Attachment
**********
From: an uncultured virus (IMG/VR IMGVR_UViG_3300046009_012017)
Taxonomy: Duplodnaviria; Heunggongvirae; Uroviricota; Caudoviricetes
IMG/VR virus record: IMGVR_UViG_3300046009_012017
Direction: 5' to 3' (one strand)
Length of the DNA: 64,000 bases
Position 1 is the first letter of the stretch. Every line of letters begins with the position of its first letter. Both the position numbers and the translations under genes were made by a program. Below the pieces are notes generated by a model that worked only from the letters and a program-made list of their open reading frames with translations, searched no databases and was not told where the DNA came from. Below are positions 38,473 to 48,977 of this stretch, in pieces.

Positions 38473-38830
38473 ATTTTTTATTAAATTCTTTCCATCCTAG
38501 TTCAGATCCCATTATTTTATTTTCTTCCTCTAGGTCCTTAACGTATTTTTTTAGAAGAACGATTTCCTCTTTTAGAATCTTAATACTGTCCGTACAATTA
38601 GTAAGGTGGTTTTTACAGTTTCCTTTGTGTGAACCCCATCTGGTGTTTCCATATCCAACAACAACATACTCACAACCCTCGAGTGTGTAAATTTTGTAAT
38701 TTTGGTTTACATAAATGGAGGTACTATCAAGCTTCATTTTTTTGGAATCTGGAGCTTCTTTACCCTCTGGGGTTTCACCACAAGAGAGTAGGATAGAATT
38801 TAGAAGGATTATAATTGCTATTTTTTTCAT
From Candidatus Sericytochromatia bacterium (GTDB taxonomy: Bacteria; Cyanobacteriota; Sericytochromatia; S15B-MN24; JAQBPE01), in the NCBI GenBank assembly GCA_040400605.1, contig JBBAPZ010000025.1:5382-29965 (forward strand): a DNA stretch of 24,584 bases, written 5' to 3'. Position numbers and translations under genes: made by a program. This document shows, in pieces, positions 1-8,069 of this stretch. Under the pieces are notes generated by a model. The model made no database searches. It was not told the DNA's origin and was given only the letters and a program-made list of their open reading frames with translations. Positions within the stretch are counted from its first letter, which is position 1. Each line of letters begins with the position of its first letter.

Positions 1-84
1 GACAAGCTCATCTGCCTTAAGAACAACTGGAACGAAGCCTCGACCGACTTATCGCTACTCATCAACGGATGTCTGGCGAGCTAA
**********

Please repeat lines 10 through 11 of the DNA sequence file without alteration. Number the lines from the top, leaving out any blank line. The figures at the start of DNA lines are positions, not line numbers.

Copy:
38601 GTAAGGTGGTTTTTACAGTTTCCTTTGTGTGAACCCCATCTGGTGTTTCCATATCCAACAACAACATACTCACAACCCTCGAGTGTGTAAATTTTGTAAT
38701 TTTGGTTTACATAAATGGAGGTACTATCAAGCTTCATTTTTTTGGAATCTGGAGCTTCTTTACCCTCTGGGGTTTCACCACAAGAGAGTAGGATAGAATT